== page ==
“Hey fella, not to tell you your businesses but it’s almost closing time,” the cashier called to the man.
Roger jumped, brought out of his zone. He might have just fallen asleep standing up, he couldn’t be sure. Realizing he was standing in front of the energy drink cooler with the door wide open he grabbed one at random. Making his way down the candy isle he randomly grabbed a couple bars and a bag of chips. He didn’t care what they were, he just needed something to do in the car. Finally he made it to the cashier. Groggily he finally replied, “I thought this was a 24 hour station.
“Oh it is,” the clerk confirmed. “However the bars are closing soon. If you don’t want to get held up by a bunch of drunks crossing the road wherever they please I’d get out of here soon. It usually takes the sophomores a good forty to fully vacate the area. They have further to go, having to return to the dorms, so they sometimes wait around seeing if they can bum rides. Every week it’s like that. Every week they’re surprised when it doesn’t work. With the gas it will be 41.82.”
“Thanks for the warn-”
“My man Oscar!” A guy, who was clearly drunk , yelled to the cashier. With his boat shoes, khaki shorts and stripped tank he had to be a student. This idea was confirmed in Roger’s mind when a dozen or so other guys, similarly dressed, all followed him in. There seemed to be three subsets of the group. One set splintered off and headed to the slushie machine. Another went to see what was left on the grill. The third meandered down the candy aisle not really interested in anything in particular.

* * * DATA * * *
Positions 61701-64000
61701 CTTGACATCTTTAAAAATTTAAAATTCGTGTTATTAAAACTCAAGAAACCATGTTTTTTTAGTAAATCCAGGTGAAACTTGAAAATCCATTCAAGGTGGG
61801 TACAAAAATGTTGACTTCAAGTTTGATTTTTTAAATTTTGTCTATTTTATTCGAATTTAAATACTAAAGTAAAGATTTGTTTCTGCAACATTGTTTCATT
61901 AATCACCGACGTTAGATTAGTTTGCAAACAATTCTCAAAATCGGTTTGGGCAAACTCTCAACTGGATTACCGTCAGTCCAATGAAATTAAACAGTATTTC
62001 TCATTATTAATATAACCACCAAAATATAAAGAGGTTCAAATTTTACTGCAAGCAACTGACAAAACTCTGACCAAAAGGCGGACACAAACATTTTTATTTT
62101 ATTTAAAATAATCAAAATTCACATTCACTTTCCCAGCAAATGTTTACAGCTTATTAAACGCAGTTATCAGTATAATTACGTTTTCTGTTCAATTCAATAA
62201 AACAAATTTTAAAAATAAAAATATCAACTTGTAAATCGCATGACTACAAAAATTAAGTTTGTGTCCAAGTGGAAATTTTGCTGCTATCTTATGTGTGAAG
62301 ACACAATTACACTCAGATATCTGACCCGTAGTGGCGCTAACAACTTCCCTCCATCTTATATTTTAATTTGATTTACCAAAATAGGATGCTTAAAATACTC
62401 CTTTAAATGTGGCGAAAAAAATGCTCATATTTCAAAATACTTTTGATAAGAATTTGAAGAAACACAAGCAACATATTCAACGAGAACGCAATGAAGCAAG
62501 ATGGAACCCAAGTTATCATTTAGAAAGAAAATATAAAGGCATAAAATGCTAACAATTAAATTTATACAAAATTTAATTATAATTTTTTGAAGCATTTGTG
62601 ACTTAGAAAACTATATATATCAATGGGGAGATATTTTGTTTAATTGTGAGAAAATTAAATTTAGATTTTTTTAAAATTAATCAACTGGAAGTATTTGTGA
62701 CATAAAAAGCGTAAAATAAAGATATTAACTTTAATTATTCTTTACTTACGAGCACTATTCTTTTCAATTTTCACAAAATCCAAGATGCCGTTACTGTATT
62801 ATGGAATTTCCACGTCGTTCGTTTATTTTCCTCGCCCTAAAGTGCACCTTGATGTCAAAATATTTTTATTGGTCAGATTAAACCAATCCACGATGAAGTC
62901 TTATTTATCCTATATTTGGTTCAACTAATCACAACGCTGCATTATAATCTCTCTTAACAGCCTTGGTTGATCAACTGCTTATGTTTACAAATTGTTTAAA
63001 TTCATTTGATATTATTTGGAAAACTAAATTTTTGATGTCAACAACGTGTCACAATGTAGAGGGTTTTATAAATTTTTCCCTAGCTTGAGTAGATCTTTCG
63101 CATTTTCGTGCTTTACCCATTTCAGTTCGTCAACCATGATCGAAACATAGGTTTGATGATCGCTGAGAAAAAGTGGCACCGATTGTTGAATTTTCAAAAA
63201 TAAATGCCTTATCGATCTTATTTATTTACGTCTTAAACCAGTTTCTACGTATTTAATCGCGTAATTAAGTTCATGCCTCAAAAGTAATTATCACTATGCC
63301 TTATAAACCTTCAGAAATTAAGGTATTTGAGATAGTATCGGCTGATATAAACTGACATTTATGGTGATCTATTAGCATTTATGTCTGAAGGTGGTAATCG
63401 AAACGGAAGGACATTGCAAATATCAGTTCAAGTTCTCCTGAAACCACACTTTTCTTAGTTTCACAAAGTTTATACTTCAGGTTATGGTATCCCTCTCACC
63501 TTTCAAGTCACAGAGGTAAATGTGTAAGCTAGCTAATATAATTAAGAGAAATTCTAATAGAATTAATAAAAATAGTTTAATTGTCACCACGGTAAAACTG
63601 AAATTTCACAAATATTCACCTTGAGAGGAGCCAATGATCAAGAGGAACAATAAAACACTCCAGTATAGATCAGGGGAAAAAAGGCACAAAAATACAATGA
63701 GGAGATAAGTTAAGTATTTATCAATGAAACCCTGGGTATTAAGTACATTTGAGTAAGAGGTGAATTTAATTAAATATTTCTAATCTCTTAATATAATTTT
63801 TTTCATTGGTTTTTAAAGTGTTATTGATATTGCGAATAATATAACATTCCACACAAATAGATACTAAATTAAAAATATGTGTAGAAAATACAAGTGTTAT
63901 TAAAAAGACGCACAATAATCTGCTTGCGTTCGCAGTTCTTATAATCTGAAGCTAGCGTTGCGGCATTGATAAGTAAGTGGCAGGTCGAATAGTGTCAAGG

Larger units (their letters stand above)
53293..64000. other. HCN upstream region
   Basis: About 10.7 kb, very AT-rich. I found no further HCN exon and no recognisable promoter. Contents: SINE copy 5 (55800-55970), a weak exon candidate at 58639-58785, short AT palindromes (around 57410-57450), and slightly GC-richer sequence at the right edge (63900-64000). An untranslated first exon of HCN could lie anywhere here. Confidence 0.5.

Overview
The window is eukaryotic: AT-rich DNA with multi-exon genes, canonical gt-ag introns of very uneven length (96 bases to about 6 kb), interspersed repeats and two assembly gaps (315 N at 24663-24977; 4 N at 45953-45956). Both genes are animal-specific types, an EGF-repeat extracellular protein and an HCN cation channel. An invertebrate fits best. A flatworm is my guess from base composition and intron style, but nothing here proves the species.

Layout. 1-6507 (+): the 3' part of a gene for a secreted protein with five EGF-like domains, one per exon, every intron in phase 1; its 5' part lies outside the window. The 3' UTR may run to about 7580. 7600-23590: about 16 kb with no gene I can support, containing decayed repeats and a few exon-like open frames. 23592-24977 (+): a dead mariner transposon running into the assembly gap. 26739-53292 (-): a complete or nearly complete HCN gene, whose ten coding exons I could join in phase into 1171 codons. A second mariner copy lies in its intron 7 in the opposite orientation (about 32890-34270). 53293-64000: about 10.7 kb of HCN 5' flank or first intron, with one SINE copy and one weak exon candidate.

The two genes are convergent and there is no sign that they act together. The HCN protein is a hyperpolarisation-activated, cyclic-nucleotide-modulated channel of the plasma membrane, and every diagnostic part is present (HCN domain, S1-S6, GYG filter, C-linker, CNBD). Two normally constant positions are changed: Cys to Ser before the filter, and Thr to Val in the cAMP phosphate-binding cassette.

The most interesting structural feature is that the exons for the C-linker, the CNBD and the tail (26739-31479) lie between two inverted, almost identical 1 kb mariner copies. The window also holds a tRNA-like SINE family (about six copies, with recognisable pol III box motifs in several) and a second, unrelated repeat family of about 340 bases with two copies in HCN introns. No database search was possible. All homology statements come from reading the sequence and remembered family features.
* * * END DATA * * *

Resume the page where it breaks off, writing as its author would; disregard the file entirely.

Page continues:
“Tough break,” Oscar said to Roger, “I don’t think you’re going to beat the rush.”
As more people came in Roger cursed the fact he had stayed late at work. If he would have left when he intended to, he would be at his parents’ house by now. Oh well, spilled milk. To his delight the annoyance of dealing with people had woken him up a bit. He could make it another hour, of course he could.
Leaning in he asked, “Hey, are there any side streets or routes you could suggest to get me back to the highway.”
Oscar smiled and tapped his head, “Smart thinking asking me. Actually if you take the alley behind the station, go left, and take it for about five blocks, that will dump you on Lawrence Avenue. Once there turn right and that will take you back to the 101. If you head out now there still shouldn’t be that many kids on that route. I’ll give this to them, they tend to stay on the main roads because of the street lights. Not too many take the dark alleys.”
“Sure thing. Drive safe.”
Roger almost felt bad leaving the cashier behind as even more kids filled the station. Each student wanting something to munch on or, more likely, just not ready to call it a night. But then he remembered it was Oscar’s job. As a girl with clear tear tracks on her face got in line behind Roger he decided to make tracks. Waving to the cashier he was thankful when the brisk October air hit his face. Yet another gentle energy boost. He started up his car, carefully dodged the students and made his way down the alley.